Insights Into Automotive M&A
This article was originally published at Auto Remarketing.
$1 trillion is a lot of money.
That’s the estimated amount of uninvested “dry powder” that Private Equity (PE) and Venture Capital (VC) funds have sitting on the sidelines that they can deploy into public or private companies.
The three main drivers of mergers and acquisitions (“M&A”) are company valuations, availability (and affordability) of financing and investor/CEO confidence -- all of which suffered significant setbacks in 2020 due to COVID-19.
Many PE & VC investors have turned their focus to supporting their existing portfolio through these difficult times, and not on investments and acquisitions. “Strategic Buyers” -- corporations who invest in or buy companies to fill in gaps in their offerings, or to “outsource” innovation -- have been more focused on stabilizing their businesses and helping their employees and customers. For these reasons overall M&A activity is way down since the pandemic started.
Having said that, I expect opportunistic M&A to pick up the latter half of the year, with investors being able to pick up companies who may have no other choice but to raise money or sell.
While there are strong signs of life in new and used car volumes, as well as auction volumes and prices, there are also signals that some of the weaker players aren’t going to make it through the crisis. Warren Buffett once said, “you only find out who is swimming naked with the tide goes out,” and I think there will be a number of companies with weak balance sheets who might not survive. Advantage Rent A Car filed for Chapter 11 protection last month, claiming more than $500 million in debt, a week after Hertz declared bankruptcy, with over $19 billion of liabilities.
But, investor interest in physical dealerships continues to be resilient. Brodie Cobb, Founder and CEO of The Presidio Group, noted this week that physical dealerships aren’t perceived to be distressed assets so valuations have not taken a hit. He also noted that pandemic has made private vehicle ownership attractive to consumers who previously shunned owning a vehicle, which may be a more bullish indicator of strong vehicle sales and support interest in acquiring dealerships. In some markets, sales have been so strong that I’m hearing from dealers who are worrying about running out of new car inventory by mid-summer.
Big deals are continuing to get done, albeit at a slower pace.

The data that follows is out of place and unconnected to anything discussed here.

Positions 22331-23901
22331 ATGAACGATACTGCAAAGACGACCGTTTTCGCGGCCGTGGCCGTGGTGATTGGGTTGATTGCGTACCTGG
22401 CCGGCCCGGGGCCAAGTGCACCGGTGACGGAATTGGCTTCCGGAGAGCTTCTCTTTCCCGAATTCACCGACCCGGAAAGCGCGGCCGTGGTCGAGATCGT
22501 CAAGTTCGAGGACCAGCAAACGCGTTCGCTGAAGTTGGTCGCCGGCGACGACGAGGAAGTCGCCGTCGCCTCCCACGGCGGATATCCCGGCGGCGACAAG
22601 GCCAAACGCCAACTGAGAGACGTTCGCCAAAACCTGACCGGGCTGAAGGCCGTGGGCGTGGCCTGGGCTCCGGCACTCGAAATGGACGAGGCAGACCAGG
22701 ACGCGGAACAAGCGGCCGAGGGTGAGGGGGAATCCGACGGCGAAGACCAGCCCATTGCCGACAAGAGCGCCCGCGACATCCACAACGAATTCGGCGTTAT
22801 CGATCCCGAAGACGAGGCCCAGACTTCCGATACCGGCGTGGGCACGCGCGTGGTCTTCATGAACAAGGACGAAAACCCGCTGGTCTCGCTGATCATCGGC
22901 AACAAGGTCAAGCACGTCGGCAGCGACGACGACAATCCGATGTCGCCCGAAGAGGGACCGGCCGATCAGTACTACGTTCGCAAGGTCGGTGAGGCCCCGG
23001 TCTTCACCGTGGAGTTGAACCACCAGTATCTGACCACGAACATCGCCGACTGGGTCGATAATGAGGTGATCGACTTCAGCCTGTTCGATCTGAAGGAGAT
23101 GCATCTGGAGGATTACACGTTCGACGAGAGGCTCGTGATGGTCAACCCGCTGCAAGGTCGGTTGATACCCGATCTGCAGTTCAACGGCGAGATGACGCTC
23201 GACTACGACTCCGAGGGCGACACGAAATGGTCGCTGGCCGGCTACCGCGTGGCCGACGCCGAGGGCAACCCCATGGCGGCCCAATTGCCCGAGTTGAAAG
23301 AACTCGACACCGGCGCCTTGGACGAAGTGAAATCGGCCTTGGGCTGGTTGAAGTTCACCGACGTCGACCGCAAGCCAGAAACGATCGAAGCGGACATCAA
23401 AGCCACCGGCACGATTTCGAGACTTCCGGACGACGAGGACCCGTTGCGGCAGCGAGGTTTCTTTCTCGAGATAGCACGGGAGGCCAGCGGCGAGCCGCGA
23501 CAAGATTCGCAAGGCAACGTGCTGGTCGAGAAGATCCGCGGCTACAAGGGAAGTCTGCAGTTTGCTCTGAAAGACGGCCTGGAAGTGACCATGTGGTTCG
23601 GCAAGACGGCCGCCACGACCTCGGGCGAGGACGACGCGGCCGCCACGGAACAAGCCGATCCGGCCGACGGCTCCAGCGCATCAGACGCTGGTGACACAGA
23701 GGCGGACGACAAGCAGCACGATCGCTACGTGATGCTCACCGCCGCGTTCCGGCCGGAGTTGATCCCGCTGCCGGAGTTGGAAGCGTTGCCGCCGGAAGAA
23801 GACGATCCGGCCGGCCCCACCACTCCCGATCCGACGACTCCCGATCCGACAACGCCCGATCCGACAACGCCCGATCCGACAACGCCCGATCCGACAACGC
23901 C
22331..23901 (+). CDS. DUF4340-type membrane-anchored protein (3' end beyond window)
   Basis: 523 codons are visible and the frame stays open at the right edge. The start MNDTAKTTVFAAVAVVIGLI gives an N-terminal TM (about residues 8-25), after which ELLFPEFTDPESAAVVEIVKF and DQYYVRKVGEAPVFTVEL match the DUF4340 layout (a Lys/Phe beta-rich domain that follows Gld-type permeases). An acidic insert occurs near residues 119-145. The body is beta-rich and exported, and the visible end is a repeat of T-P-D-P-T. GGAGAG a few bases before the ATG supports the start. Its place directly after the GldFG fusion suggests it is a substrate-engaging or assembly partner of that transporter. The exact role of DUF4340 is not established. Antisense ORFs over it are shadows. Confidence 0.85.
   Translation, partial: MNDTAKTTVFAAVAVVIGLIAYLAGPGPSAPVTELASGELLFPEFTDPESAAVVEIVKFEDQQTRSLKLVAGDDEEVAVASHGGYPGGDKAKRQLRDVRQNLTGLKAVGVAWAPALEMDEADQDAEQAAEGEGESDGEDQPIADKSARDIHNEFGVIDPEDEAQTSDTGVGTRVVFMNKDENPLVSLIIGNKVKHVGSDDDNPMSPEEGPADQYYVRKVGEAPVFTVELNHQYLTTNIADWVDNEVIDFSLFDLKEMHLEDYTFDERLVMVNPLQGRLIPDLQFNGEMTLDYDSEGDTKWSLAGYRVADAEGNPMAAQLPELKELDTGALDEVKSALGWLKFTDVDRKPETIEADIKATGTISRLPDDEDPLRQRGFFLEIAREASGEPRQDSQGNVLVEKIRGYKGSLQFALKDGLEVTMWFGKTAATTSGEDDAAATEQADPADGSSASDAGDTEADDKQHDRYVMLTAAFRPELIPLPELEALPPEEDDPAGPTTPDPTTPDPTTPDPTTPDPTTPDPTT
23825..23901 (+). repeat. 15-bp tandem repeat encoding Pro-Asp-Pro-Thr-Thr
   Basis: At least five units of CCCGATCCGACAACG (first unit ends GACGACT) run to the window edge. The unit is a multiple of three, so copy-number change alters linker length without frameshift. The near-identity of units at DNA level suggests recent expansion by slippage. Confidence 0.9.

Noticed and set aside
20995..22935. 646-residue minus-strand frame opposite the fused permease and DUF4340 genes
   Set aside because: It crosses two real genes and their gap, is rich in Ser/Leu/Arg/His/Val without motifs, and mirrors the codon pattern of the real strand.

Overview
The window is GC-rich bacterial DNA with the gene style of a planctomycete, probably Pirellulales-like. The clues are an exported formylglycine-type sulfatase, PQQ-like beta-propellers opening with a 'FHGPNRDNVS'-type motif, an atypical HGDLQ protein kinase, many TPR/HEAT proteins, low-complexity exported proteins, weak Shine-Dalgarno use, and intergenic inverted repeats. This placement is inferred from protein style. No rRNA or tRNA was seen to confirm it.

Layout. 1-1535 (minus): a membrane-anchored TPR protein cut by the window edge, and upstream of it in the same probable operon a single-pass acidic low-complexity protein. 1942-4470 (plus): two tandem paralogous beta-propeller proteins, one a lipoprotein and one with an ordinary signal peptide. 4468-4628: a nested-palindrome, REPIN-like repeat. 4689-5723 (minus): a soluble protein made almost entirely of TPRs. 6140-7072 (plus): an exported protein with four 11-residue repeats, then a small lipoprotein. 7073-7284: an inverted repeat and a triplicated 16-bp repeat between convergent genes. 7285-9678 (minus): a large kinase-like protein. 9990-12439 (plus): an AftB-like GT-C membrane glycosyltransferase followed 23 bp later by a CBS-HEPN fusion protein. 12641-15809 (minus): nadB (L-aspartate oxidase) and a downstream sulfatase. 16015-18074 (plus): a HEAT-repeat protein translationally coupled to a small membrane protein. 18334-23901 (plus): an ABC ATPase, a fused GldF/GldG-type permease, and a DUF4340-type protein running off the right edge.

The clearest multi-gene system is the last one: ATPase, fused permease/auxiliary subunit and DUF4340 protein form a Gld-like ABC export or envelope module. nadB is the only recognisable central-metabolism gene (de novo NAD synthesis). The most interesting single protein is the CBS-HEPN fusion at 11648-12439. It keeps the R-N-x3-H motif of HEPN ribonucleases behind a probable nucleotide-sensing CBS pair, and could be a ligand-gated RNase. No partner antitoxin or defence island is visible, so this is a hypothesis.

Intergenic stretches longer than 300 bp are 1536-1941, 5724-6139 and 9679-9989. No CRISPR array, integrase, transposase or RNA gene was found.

On May 26th it was announced that KAR Global (the parent company of ADESA) sold $550M of convertible preferred stock to Apax Partners. Under certain circumstances, this permits Apax to convert their investment to common shares of KAR. In an economic environment where ADESA locations where closed entirely for a couple of weeks in March, and even now are only open for digital sales, it’s not surprising that they might want to shore up their balance sheet to ensure that they’re in a strong position to weather any economic scenario that plays out over the remainder of the year.
Vroom, drafting behind Carvana (who at the time of writing has a market capitalization of over $18 billion), was preparing to IPO in mid-June. If the IPO prices at the top end of the range, Vroom would raise $319 million with a market cap of about $1.9 billion. In 2019, Vroom sold 19K units at $1,700 gross profit per unit, vs. Carvana, who sold 178K units at $2,900 gross profit per unit. Vroom sold 11% of Carvana's volume in 2019 at 60% of the gross profit per unit. So it’ll be interesting to see how receptive the markets are to this IPO.
Last, Volkswagen AG finalized its $2.6 billion investment into Argo AI, the Pittsburgh-based self-driving car startup that came out of stealth in 2017 with $1 billion in backing from Ford Motor Company.
Despite these promising “signs of life”, the M&A and financing markets are expected to remain on hiatus for at least a few months. And to complicate things even more, by the time the pandemic subsides, the U.S. will likely be in the midst of political campaigning in the run up to the November presidential election, historically an uncertain and unpopular time for deal-making.
With $1T of money sitting on the sidelines itching to get deployed, as well as a number of large companies with strong balance sheets that are likely to be opportunistic with shopping for “cheap” deals, we may very well see M&A in the automotive space heat up over the remainder of the year.